By Piya Sinha-Roy LOS ANGELES (Reuters) - When British documentary filmmaker Louis Theroux was unable to gain access to the Church of Scientology for a new film, he opted for what he thought would be the next best thing - to reenact scenes based on the memories of a former member. "My Scientology Movie," in U.S. theaters now, employs dramatizations and re-enactments of church practices in an attempt to give viewers an inside look at an organization that has so far kept filmmakers at arm's length. Theroux hired actors to stage scenes that he said were scripted by former senior Scientology member Marty Rathbun - who has written books and appeared in documentaries after leaving the religion - and his recollections of the church and its leader, David Miscavige.
Louis Theroux has swiftly become Britain’s most popular and most incisive documentarian, managing to disarm his subjects with his dry with and gawky British charm. Theroux’s new movie sees him venture into the dark heart of Scientology, but he’s trodden on dangerous ground before.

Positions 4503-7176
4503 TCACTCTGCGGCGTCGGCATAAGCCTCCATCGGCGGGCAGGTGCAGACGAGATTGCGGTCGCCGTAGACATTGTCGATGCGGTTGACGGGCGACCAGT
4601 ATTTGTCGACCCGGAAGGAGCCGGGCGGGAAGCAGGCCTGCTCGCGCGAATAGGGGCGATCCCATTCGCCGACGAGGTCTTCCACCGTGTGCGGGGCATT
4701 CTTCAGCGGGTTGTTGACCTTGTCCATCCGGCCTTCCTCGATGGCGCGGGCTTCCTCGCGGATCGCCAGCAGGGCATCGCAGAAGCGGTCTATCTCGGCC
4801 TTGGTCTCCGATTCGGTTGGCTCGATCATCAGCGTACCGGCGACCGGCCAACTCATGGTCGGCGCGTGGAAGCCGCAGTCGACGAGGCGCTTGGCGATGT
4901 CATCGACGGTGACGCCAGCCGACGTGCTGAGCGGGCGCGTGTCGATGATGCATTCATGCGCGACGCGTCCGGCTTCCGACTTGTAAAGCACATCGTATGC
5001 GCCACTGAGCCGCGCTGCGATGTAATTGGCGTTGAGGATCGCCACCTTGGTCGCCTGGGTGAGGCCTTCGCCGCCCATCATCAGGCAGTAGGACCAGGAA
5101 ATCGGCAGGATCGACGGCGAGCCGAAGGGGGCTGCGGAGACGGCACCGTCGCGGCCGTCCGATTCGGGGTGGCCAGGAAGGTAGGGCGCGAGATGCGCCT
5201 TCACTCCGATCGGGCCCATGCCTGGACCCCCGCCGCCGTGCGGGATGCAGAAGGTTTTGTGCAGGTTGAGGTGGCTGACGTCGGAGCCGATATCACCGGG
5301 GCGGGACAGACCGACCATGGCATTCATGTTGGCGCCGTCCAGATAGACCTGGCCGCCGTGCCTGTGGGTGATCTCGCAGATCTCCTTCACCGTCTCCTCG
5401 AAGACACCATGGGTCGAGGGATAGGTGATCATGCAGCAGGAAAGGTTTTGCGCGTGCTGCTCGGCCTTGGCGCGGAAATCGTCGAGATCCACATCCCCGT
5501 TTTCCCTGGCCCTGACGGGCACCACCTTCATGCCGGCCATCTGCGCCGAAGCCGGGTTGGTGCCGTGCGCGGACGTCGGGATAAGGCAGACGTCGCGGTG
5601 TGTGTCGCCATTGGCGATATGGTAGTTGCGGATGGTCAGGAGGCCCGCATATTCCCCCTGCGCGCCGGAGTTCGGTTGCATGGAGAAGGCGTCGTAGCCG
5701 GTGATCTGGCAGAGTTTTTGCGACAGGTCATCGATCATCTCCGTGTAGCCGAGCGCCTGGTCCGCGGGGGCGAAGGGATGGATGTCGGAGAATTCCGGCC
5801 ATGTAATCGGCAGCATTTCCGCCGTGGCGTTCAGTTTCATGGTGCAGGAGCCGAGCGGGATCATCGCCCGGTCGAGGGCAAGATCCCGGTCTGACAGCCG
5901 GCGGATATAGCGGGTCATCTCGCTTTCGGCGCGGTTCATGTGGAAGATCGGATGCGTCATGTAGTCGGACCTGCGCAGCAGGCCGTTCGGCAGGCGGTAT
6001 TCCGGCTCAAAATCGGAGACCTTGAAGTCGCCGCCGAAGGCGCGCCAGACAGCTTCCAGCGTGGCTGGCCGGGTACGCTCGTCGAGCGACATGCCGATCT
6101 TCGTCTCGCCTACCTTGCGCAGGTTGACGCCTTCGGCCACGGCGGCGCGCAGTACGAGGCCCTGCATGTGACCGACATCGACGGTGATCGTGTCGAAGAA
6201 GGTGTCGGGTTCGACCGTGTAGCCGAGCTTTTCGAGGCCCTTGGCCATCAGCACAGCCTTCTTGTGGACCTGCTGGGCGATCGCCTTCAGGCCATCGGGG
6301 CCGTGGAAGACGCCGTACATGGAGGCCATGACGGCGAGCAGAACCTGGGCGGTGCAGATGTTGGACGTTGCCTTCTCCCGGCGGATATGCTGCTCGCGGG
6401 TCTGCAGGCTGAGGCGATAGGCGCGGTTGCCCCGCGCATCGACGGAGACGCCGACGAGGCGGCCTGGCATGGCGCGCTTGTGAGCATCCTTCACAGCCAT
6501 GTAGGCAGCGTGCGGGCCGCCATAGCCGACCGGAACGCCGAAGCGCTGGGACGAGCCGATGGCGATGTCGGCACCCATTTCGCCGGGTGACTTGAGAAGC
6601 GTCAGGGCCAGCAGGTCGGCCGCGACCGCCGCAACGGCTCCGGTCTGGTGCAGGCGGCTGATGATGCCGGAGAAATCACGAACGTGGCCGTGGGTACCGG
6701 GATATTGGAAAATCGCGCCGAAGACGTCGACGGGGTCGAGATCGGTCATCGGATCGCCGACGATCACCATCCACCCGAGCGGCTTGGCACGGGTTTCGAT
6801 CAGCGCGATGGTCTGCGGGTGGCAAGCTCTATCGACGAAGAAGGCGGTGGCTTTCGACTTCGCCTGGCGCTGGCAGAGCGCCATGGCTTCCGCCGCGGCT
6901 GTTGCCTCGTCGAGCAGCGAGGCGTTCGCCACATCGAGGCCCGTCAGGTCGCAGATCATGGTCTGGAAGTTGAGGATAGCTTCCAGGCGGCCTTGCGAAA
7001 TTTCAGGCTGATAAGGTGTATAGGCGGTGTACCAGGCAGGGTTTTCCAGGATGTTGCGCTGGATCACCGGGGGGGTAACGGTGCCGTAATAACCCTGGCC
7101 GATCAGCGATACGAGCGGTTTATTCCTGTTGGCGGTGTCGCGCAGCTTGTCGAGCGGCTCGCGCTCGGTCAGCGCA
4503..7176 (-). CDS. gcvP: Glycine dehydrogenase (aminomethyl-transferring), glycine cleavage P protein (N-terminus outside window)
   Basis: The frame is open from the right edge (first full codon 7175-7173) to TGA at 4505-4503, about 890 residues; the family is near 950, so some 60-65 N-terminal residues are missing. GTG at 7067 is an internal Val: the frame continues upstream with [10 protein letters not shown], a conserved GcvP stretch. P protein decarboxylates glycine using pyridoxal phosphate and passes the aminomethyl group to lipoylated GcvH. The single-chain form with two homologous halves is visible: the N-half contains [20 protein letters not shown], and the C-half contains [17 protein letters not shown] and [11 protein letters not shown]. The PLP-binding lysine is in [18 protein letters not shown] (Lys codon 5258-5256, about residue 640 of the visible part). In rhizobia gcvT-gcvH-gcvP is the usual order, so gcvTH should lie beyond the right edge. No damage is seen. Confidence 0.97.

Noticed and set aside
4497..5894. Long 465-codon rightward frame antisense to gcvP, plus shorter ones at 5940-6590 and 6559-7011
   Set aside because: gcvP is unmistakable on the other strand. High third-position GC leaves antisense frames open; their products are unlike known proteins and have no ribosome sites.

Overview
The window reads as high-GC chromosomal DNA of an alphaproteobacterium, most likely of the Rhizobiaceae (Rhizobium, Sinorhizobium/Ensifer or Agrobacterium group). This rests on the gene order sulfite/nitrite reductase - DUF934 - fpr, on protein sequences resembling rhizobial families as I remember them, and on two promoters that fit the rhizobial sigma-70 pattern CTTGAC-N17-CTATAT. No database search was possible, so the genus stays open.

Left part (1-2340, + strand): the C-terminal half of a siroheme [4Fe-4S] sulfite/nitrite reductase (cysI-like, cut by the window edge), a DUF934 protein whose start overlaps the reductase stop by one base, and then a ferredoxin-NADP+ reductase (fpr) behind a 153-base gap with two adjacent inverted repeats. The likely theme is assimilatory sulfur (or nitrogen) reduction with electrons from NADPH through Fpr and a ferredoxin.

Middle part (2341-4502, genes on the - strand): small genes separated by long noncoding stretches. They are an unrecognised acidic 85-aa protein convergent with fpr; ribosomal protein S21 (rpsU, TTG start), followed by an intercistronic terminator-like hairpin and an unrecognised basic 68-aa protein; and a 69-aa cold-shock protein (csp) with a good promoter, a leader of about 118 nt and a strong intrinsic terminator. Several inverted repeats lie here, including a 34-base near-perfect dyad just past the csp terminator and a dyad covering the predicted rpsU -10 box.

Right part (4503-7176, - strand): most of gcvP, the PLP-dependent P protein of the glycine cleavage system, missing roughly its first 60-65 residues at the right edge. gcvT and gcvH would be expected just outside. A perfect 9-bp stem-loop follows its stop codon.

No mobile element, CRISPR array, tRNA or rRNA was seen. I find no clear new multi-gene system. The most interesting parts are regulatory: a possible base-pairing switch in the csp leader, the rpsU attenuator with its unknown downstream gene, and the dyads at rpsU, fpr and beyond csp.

Louise Theroux said he thinks the Church of Scientology is “more scary” than reviled hate group the Westboro Baptist Church. In the film he tries and fails to enter the Church’s LA-based HQ, recreates scenes of alleged abuse by church leaders, and ends up pursued by Scientology members who are also making a documentary about him. It’s not the first time Theroux has delved into controversial American religious groups.
Marty Rathbun, the former high-ranking Scientology executive who is the subject of Louis Theroux’s new feature-length documentary, has accused the filmmakers of deception. Rathbun, who was at one time right hand to the church’s leader David Miscavige and ‘audited’ Tom Cruise, says that Theroux and Oscar-winning producer Simon Chinn used him as ‘bait’ with which to ‘incite the wrath of the Church of Scientology’. Rathbun has been a vocal critic of Miscavige church since he left it in 2004, often using his blog Moving On Up A Little Higher as an outlet for his criticisms.